September 23

Rhinos in Pictures


By Marlin Clark on
September 23, 2023

At Rhino Africa, we love rhinos so much that we named ourselves after them! As our real-life unicorns, we celebrate what makes them special by giving you a visual feast of rhinos in pictures. Keep scrolling and enjoy these chubby, prehistoric-looking creatures so dear to our hearts.


Lone rhino standing in the tall savanna grass

We may be biased, but the rhino is probably our favourite member of the Big 5

The rhino is a member of the Big 5 in Africa and is known for their horns growing from their snouts. These horns are also why they're named "rhinoceros", which means "nose horn".


Black rhino sunset walk near Okaukuejo waterhole, Etosha National Park, Namibia

Black rhino at sunset near Okaukuejo waterhole, Etosha National Park in Namibia

Did you know that the black rhino is not actually black at all? They are also called hook-lipped rhinos since their snout is shaped to help them browse shrubs and trees.


A cute rhino calf

A curious, cute rhino calf in the African bush 

It's a joy to see rhino calves in the wild. They can weigh anything between 35-65kg, so although they're babies, they weigh as much as a full-grown human adult! 


David Ryan, CEO und Founder of Rhino Africa

David Ryan, CEO and Founder of Rhino Africa, has a passion for rhinos

At Rhino Africa, we're besotted with rhinos. We make it our mission to protect this species for future generations, and by travelling with us, you also directly contribute to our conservation efforts!


Endangered white rhino

We'll continue to fight for a better future for our rhinos

It's heartbreaking, but unfortunately, rhino numbers have declined over the years. Although they once peacefully roamed throughout Africa, today, very few rhinos survive outside of national parks and reserves where they can be protected from poaching and habitat loss.


Conservation efforts of rhino dehorning

We don't just preach, we get our hands dirty to save our wildlife

Trying to save a species is not an easy task, and it can't be done alone. We work closely with our Impact Partner WildlifeACT to do our bit to try and protect various wildlife species, including the rhino, so that future generations can also admire them in all their glory. 


Our wildlife sometimes need a helping human hand.

Our wildlife sometimes needs a helping human hand

We believe wildlife should mostly be left to their own devices. However, sometimes, when the balance is thrown off, we lend a helping hand to help them get back to their former glory.


rhino mombo camp okavango delta botswana

Seeing rhinos in Botswana's vast landscapes is a real treat 

Imagine heading out on a game drive and, suddenly, you see this dinosaur-looking creature peering at you. Trust us, it's an even more moving experience than you could imagine! 


Close-up of an African White Rhino calf

Close-up of a white rhino calf, Image Credit: Marlin Clark

How adorable is this white rhino calf? They might be called "white", but as you can see here, they're actually more grey in colour. Their snouts also look different from the black rhino's, and they have a wide front lip, as they are grazers that feed only on grasses.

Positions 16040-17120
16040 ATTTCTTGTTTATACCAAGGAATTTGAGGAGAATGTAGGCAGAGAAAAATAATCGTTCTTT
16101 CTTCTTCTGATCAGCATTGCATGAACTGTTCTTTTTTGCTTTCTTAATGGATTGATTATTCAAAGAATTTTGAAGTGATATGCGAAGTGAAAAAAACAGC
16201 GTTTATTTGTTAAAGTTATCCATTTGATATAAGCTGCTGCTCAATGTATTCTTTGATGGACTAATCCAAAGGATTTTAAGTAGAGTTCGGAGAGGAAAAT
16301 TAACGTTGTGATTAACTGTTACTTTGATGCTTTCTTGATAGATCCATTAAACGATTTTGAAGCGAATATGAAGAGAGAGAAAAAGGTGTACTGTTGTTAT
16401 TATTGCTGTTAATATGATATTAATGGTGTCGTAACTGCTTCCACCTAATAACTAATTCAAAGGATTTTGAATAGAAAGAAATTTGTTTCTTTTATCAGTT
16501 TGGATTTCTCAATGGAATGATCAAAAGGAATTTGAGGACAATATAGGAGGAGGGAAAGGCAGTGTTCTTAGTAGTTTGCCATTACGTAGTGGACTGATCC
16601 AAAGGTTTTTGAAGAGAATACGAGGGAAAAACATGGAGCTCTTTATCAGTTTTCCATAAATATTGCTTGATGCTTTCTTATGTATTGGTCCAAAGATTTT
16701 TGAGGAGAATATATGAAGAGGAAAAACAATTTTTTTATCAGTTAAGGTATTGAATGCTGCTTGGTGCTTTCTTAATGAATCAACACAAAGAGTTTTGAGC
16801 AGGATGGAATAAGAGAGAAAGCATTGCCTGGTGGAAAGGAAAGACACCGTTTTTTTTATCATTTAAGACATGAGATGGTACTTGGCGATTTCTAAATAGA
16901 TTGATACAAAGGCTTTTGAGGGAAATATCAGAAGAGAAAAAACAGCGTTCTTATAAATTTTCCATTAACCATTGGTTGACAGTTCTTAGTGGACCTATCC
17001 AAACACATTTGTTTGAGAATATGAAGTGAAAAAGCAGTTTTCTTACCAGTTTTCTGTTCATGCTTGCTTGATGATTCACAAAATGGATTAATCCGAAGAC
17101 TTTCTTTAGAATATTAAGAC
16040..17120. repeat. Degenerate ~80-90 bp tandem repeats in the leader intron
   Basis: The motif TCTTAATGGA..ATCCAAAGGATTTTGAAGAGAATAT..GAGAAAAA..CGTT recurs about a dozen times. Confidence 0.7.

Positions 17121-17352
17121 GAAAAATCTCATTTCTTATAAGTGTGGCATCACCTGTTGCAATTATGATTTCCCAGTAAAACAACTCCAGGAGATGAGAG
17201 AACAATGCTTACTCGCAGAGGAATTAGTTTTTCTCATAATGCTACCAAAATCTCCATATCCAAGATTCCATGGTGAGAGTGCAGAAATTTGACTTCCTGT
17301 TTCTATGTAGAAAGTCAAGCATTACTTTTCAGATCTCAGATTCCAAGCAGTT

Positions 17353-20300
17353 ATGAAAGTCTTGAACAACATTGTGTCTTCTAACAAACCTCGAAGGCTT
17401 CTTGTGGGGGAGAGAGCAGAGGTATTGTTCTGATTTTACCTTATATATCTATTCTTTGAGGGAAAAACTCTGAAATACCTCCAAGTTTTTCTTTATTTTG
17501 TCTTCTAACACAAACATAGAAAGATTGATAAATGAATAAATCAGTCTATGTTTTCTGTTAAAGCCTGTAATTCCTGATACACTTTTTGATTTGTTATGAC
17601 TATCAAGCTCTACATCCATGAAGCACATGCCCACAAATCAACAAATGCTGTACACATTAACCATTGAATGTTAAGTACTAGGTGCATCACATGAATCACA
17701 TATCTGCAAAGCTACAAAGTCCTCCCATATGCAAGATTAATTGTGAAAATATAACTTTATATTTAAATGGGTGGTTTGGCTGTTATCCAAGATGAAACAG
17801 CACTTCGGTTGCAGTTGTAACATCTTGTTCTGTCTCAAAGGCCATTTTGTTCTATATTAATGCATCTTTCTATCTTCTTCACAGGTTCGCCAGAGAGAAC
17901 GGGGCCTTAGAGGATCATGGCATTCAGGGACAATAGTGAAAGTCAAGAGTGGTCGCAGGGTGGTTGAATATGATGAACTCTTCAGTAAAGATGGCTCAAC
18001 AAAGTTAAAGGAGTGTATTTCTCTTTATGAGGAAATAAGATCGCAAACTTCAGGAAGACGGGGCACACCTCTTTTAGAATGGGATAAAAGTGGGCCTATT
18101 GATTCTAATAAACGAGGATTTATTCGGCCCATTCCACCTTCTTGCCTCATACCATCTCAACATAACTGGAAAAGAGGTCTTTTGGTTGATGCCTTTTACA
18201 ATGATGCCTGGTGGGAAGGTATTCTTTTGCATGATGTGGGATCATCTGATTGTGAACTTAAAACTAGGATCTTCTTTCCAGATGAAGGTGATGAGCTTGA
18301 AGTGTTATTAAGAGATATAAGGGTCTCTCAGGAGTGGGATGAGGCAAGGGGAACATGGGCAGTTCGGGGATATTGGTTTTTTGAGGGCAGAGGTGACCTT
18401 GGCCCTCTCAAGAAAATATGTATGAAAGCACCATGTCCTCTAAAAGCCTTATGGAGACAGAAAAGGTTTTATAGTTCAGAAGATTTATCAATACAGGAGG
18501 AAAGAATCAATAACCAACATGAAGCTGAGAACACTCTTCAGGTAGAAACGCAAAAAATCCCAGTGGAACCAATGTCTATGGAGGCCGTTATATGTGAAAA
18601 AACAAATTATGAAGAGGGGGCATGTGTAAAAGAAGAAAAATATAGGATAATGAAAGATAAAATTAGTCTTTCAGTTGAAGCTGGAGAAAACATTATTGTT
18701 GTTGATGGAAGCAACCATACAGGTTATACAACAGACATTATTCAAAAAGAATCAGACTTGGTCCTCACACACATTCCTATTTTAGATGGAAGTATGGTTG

The African Black Rhino

Just look at those ears! 

Did you know that rhinos can't see very well? But what they lack in sight, they more than make up for when it comes to their hearing. They can pick up on lower frequencies than human ears, and sounds can be twice as loud.


White rhinos in Lake Nakuru National Park Kenya

White rhinos roaming freely in Lake Nakuru National Park in Kenya

Rhinos are generally a bit more like introverts, mostly living as solitary animals except when mating or raising their little ones. However, interestingly, the white rhino is more extroverted, often seen roaming in a crash of up to 15 rhinos.


A Black Rhino in the Etosha National Park

A solitary black rhino in the Etosha National Park

Look at that impressive horn! Unfortunately, this horn is also threatening the rhino species' survival. However, the reality is that the rhino horn is made of keratin, just like our nails. Therefore, it really has no medicinal value.


The African White Rhino Crash together

Crash of white rhino looking like they're posing for this picture

A group of rhinos is called a crash, which is also why we call our Rhino Africa team the "Rhino Crash"! Head on over here to see the faces behind the World's Best Safari Company! 

Come See Rhinos in Real Life

A picture might be worth a thousand words, but nothing comes close to seeing rhinos with your own two eyes! Let's start planning your dream African safari, and we'll make sure you get plenty of delightful rhino sightings!

Reach out to our Travel Experts, and let's start tailoring your holiday today! 

X Rhino Africa Consultants

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About the author 

Marlin Clark

Marlin was born in Johannesburg, but moved to Cape Town at the age of five. Growing up, he's always been fascinated with colours and shapes - the Lego blocks he was obsessed with as a kid are now repurposed as stationary holders on his desk. Marlin is inspired by all things beautiful, has a positive outlook on life, and is driven by a desire to make things that matter. In his spare time he enjoys expanding his knowledge on all things design-related, loves to travel, and find opportunities to improve his outdoor photography. He'll never pass up a good cup of coffee.

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